Saturday, December 7, 2013
Whales: From Bone to Book
When: through June 15, 2014
On the Ground Floor of the Natural History Museum, quite close to the Constitution Avenue entrance (tip: much less crowded than the Mall entrance), are two large display cases that have exhibits in them. I suspect, although I don't know for sure, that these are done by the staff in the Smithsonian library, as they often focus on books, or the history of the museum's collection.
I don't know that I've ever seen anyone else looking at these, so they remind me of the exhibits from the archives at American History. Since they're right on the main corridor, they're not exactly quiet, but you won't have to stand cheek by jowl with 50 of your closest friends to see what's in the cases.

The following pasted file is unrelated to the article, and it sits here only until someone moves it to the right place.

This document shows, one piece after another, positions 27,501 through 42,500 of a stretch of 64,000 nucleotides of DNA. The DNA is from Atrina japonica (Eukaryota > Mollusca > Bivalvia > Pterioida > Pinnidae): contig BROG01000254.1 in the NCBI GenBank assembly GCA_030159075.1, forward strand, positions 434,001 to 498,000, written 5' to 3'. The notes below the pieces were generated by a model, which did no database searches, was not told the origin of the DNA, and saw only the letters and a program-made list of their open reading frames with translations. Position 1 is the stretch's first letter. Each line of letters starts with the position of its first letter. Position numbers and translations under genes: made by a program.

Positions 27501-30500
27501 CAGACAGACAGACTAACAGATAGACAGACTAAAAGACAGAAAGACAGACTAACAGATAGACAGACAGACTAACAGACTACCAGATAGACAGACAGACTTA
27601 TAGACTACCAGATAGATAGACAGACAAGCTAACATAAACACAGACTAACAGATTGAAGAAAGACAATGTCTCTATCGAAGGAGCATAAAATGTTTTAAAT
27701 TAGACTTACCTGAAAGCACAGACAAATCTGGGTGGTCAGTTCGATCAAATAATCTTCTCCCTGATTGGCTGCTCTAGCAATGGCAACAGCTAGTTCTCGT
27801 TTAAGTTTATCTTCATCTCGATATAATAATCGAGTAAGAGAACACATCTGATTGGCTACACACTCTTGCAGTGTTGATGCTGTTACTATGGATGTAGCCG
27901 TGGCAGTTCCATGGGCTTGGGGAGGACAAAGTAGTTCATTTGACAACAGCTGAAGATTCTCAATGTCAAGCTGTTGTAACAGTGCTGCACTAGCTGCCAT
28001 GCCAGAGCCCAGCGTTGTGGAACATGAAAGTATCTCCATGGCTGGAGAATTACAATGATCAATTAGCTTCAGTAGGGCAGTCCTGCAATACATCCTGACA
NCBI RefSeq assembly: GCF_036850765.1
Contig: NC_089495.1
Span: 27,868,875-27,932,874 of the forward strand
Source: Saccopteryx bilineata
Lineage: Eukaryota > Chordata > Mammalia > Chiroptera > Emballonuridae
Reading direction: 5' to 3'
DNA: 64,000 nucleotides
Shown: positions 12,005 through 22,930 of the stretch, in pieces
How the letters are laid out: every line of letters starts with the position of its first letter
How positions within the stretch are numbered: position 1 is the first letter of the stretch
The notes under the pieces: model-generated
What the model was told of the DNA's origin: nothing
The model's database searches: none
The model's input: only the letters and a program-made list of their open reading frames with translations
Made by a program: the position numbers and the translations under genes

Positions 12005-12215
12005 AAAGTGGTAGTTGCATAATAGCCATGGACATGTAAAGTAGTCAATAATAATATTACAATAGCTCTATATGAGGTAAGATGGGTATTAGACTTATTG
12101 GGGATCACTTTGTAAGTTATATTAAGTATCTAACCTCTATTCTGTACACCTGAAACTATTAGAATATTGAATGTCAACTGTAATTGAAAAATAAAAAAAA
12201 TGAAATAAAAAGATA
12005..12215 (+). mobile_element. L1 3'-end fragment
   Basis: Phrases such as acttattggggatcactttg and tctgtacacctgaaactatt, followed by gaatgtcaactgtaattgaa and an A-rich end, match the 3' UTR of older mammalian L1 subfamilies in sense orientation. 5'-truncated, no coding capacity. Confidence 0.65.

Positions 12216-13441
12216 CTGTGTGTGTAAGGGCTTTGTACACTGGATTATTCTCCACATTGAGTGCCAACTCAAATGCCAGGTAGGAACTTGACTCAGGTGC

The current display is on whales - how the museum finds fossils, uses them to gain information about whales and then shares that information with other scientists by publishing, including in the Smithsonian Institution Scholarly Press. When one thinks of the Smithsonian, one thinks of the museums on the Mall, but there's a vast deal more going on in the organization than just what one can see on a casual visit.
The Smithsonian's collection of whale fossils is the best in the world. They started collecting in the 1850s and continue to this day. They collect from every ocean basin and continent in the world. The size of the specimens makes them challenging to unearth and transport, as you can well imagine. The Smithsonian Libraries have the most extensive collection of resources (not just books) on marine mammals, and some of them are on display here. The exhibit features both very old items and pictures of scientists using the latest technology. The whale drawings brought home the intersection of science and art, which I've noticed in other displays here and at the National Gallery of Art.
Verdict: Have a glance at the big cases when you're in the museum - not sure it's really worth it for a separate visit.